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The Domino Effect

As a handful of New Jersey Democrats quietly position themselves to move up to the Senate early next year, there is a much longer list of state lawmakers and local officials waiting in the wings and dreaming of an open House seat. Democratic Reps. Robert Andrews, Bob Menendez and Frank Pallone have been the most active — both publicly and behind the scenes — in jockeying to succeed Sen. Jon Corzine (D) if he wins the governorship in November.

If elected, Corzine, who currently leads a crowded GOP field by double digits, would appoint his Senate successor in early 2006.

That person would then likely run for a full term in November 2006, although some have suggested that Corzine could choose a placeholder instead.

If Corzine does appoint a House Member it could also set up a special election to fill the vacancy, although the state currently has no legal mechanism for the governor to call an early special election. If a special election isn’t called, the House seat would remain vacant and candidates would be forced into a six-month sprint to the June 2006 primary.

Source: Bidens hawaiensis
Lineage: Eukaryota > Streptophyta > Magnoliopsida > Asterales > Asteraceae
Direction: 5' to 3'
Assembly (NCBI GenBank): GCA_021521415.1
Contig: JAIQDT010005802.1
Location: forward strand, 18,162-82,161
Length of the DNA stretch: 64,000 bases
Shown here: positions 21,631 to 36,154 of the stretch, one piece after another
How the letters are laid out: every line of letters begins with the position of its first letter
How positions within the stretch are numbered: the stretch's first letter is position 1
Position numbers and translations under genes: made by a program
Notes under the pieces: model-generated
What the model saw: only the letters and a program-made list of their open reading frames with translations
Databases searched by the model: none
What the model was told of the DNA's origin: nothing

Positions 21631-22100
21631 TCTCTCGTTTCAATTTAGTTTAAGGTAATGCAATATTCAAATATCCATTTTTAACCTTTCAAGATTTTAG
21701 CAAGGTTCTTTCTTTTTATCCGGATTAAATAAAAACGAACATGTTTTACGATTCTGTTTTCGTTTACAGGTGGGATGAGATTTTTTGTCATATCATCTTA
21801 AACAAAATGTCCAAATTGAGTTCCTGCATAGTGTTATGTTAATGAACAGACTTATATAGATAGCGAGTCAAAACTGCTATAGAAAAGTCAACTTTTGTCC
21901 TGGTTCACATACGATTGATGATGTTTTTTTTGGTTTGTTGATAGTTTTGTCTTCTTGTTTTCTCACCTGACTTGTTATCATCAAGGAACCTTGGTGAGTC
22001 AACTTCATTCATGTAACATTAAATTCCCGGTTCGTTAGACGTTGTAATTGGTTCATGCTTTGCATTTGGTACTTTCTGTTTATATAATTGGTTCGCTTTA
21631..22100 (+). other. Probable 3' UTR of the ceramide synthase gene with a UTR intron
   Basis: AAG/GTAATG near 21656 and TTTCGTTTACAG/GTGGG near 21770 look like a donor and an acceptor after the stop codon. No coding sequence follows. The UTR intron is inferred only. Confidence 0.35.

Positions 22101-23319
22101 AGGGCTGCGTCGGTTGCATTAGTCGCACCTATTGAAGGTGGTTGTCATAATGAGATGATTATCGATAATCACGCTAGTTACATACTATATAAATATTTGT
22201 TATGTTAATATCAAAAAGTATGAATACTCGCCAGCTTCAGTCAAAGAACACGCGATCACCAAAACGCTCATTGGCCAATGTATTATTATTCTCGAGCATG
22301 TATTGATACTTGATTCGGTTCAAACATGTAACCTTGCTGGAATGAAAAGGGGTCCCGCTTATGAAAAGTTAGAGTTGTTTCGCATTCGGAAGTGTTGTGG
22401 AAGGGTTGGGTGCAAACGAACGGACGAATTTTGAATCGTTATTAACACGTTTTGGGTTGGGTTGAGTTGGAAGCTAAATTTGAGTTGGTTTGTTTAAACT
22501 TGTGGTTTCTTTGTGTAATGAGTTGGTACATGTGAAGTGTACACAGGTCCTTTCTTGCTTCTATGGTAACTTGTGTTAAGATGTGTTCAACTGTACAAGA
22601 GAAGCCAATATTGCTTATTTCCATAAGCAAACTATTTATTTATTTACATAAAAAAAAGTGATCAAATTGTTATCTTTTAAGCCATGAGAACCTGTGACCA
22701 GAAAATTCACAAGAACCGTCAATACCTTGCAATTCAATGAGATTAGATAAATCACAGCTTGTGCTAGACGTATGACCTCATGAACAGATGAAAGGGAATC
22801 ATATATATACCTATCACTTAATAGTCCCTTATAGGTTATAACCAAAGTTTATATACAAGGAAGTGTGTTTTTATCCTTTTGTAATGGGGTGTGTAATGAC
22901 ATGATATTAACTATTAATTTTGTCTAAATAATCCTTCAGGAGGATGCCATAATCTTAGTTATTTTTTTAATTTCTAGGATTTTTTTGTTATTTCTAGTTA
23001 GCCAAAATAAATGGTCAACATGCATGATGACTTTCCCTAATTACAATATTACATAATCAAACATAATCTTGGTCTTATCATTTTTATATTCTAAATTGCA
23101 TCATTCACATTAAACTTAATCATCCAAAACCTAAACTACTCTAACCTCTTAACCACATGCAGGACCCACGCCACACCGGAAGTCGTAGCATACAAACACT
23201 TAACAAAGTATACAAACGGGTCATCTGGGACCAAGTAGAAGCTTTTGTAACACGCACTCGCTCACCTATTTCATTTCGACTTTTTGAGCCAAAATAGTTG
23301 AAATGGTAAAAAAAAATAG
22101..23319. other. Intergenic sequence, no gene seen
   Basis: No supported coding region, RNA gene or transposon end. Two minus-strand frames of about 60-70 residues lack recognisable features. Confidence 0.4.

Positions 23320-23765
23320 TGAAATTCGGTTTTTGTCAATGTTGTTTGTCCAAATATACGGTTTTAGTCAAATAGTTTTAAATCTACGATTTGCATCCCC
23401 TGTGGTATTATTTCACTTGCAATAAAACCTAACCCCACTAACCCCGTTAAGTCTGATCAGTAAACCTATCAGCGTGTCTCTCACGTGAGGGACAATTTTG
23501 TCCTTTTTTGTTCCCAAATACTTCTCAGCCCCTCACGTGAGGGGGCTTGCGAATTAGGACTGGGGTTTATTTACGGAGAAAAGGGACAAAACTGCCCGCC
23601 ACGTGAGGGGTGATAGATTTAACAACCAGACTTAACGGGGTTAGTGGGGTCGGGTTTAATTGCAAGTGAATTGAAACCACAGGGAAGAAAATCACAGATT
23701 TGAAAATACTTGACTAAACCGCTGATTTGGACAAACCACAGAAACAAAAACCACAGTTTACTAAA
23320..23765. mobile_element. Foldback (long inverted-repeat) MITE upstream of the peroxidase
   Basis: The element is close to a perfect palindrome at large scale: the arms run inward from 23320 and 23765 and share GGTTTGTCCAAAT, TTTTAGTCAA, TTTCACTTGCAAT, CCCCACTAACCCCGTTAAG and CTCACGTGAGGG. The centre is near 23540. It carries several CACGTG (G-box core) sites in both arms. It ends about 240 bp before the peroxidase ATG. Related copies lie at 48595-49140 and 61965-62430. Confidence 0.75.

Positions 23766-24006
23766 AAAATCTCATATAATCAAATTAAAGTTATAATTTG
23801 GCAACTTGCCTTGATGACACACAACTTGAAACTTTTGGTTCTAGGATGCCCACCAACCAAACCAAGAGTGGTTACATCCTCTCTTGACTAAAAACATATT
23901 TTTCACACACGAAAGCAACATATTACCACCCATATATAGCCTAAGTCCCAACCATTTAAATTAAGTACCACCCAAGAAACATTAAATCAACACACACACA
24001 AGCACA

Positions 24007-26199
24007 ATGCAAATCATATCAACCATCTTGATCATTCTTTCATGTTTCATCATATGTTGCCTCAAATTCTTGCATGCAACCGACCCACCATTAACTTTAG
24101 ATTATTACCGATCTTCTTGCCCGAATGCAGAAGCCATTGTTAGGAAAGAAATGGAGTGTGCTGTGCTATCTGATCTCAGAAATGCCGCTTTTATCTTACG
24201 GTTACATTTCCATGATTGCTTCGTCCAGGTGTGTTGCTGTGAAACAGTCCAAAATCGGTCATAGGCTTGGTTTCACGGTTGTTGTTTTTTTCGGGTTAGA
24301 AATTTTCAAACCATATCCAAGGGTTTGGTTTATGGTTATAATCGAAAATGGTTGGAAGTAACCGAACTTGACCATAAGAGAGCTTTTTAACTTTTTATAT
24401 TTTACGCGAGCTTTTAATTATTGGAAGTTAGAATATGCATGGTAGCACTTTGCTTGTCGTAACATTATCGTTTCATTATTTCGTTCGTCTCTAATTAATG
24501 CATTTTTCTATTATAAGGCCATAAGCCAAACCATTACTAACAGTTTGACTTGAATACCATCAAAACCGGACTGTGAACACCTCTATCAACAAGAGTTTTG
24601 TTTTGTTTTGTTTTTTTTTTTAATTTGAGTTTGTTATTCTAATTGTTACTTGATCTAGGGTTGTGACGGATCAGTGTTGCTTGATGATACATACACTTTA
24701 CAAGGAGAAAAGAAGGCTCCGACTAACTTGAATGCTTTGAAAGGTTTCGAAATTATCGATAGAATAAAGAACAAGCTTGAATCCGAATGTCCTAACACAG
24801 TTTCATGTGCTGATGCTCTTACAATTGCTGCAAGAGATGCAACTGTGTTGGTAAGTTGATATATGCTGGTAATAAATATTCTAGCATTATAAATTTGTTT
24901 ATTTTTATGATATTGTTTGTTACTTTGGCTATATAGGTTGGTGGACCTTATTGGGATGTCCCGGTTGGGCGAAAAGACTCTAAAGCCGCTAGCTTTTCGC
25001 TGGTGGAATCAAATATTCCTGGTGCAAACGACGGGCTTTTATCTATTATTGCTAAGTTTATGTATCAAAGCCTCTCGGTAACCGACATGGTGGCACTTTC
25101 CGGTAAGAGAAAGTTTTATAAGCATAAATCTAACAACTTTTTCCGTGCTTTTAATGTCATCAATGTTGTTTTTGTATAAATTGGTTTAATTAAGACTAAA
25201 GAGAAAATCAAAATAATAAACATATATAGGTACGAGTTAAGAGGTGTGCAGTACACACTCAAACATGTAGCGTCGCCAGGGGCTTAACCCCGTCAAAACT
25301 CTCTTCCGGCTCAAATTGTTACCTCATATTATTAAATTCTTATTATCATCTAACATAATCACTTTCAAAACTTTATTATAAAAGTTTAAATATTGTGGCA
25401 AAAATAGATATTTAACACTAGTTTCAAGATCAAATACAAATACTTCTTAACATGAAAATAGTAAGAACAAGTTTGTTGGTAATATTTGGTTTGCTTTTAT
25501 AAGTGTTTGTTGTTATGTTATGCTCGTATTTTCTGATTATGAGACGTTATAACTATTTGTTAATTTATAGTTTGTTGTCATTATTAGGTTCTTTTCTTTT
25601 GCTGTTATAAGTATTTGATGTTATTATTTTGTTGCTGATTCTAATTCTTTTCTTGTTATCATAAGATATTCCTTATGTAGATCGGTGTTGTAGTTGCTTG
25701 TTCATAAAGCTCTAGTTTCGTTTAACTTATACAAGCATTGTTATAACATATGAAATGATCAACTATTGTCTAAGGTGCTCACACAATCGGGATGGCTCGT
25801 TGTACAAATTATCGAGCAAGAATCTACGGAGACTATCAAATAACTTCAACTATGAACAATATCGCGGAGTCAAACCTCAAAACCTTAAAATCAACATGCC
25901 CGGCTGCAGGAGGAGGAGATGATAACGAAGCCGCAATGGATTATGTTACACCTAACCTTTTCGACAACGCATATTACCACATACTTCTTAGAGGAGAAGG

The 1st, 6th and 13th districts all heavily favor Democrats, and in each case it is likely that a crowded field of ambitious politicians would line up to gain their party’s nod.

Because New Jersey’s legislative elections are held in odd-numbered years, members of the state Legislature do not have to give up their seats to run for Congress.

“It could make for some real nasty primaries,” noted one New Jersey Democrat.

Menendez, who has represented the North Jersey 13th district since 1992, has the most obvious heir apparent.

Current General Assembly Speaker Albio Sires (D) would be the 800-pound gorilla in any race to succeed Menendez, who is privately saying he plans to run for Senate regardless of who gets the appointment.

Sires, who recently announced that he will not seek another term as Speaker, also serves as mayor of West New York. He was elected to the Legislature in 2000 and in 2002 became the first Hispanic to serve as Speaker.

Sires would likely have the backing of the Hudson County Democratic machine (including Menendez) if he runs.

Still, Sires could face a competitive primary. Assemblyman Joe Vas, the mayor of Perth Amboy, is one of the more prominent names mentioned. Vas, 50, was just elected to the Assembly in 2004. Perth Amboy is one of the largest cities in the southern end of the district, but the district’s political power base is primarily centered in the northern half and Hudson County.

Other potential candidates mentioned include Assemblyman Brian Stack, Hudson County Clerk Javier Inclan and Hudson County Executive Thomas DeGise.

While there already appears to be a clear favorite to succeed Menendez, the opposite is true in Pallone’s sprawling 6th district, where there is no frontrunner among the long list of possible successors who have been mentioned.

The awkward district, which runs along the Jersey shore through Monmouth and Middlesex counties and takes in a small portion of Union County, does not contain any state legislative district in its entirety.